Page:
Thanks for posting this. Lots of the quotes resonate with what I’ve seen in the valley in terms of what people do and say. E.G. “the nights spent in the workshop of his home, over sheets of paper which he filled with formulas, then tore up in angry failure.” I also think the Silicon Valley ethos is steeped in Libertarianism, which also has lots of synergies with Rand’s philosophy. Nathaniel Branden, a disciple that “betrayed” her, pointed out that her philosophy utterly ignores psychological reality by encouraging emotional repression. Nathaniel Branden spent a great amount of his work as a therapist treating folks damaged by the fact that they couldn’t be Howard or Dagny. This also reminds me of lots of damaged people in the valley who are stunted emotionally. http://en.wikipedia.org/wiki/Nathaniel_Branden

    • http://jasoncrawford.org/ Jason Crawford

      If Branden thinks Objectivism encourages emotional repression—well, he should speak for himself. He’s wrong. Indeed, Objectivism says that your own happiness is the moral purpose of your life. In Atlas Shrugged, emotional repression was shown to be a mistake made by one of the heroes, Hank Rearden. He learned how not to repress and became happier for it.

      Some Objectivists get upset that they aren’t as productive as Rand’s entrepreneur heroes. Some entrepreneurs are upset that they’re not as successful as actual entrepreneurs such as Jobs or Zuck. The former isn’t Rand’s fault any more than the latter is Jobs’s or Zuck’s.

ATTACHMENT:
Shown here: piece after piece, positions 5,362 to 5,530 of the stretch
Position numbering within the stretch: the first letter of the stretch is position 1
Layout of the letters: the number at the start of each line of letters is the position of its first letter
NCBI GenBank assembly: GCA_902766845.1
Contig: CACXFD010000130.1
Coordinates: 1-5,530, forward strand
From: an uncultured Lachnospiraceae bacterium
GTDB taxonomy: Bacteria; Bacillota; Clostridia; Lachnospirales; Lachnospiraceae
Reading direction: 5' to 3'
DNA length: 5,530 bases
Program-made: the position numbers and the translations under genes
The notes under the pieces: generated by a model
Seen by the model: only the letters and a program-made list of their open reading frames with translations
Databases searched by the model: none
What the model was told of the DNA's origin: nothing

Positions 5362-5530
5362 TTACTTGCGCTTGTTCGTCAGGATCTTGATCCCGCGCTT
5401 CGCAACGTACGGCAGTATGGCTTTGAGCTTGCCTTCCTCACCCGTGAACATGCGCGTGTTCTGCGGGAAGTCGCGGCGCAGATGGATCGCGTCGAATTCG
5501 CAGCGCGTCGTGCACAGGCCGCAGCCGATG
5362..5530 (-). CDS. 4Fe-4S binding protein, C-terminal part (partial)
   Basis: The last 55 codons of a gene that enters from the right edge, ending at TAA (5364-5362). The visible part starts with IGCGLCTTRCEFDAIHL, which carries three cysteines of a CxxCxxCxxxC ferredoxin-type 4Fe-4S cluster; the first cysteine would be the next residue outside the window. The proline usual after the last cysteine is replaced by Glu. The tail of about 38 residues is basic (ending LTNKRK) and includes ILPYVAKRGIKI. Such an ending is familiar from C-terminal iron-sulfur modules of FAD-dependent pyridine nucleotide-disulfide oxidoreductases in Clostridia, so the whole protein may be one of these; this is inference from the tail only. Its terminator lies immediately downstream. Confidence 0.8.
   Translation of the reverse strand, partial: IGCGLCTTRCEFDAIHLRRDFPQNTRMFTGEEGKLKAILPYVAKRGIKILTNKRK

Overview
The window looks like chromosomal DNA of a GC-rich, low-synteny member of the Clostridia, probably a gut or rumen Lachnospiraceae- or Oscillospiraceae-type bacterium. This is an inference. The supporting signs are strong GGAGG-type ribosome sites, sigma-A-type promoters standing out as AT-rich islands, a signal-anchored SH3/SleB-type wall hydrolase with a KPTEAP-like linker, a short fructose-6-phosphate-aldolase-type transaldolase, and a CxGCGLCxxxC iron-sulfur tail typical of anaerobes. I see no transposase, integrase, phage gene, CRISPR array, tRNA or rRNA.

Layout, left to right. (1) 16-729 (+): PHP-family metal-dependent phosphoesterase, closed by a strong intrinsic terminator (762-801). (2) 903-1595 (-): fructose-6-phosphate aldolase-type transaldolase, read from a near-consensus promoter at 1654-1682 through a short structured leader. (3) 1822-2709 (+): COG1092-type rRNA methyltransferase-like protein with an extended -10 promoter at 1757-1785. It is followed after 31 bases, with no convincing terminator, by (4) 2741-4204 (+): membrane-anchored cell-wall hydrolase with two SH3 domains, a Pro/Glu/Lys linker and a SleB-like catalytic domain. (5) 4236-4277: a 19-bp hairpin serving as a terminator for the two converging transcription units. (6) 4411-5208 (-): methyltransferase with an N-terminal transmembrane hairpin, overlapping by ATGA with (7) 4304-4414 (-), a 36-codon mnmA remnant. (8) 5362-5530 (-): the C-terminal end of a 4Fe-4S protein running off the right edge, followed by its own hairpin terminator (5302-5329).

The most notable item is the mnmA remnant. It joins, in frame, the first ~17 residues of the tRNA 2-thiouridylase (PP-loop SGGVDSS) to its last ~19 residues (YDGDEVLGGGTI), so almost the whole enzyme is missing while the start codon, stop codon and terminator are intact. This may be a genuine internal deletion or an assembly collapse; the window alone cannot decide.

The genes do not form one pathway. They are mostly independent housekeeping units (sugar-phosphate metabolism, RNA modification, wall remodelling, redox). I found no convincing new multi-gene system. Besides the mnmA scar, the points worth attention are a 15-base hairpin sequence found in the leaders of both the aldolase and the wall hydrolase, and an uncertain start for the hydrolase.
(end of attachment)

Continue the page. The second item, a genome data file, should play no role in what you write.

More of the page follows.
• http://www.feld.com bfeld

    Great post. You did a super job of capturing what I find powerful about The Fountainhead and Atlas Shrugged and did an excellent job of linking it to several deeply held beliefs of mine – “give before you get” and “play the long game.”

    I long ago stopped trying to make the linkage between Rand and what’s going on. There are two problems that I find a waste of time.

    1. The hard core objectivists who argue nuance around the philosophy.

    2. All of the people who embody the philosophy but can’t stand the black and white way it’s presented who argue against it or try to reject it.

    I don’t portray myself, nor do I subscribe to the notion, that I’m an objectivist. I reject the importance of labels like this and instead focus on the deeply held beliefs and values that I think matter. While there are plenty that appear in The Fountainhead and Atlas Shrugged, and many entrepreneurs (and others) can learn from them, I believe that like any religion or philosophy, you can benefit from pieces without having to subscribe to the whole. Which makes it even more powerful.

    • http://jasoncrawford.org/ Jason Crawford

      Thanks, Brad! Glad you liked it. I do consider myself an Objectivist, but I learned a long time ago not to pay too much attention to arguments that don’t interest me. As I learned from one of *your* great posts, that stuff is just “noise in the system,” and when it gets louder, I just go deeper on the things I really care about. :-)

  • http://www.pointsandfigures.com pointsnfigures

    If you want to look to a practical application of Rand’s books, study Coase Theorem. It is as close as you can get.

  • Pingback: Ayn Rand & Silicon Valley — Laissez FaireLaissez Faire

  • http://twitter.com/migueltorrese Miguel Torres

    A memorable Part of Aynd Rand that cant be missed: “The PlayBoy Interview” 1964 : http://ellensplace.net/ar_pboy.html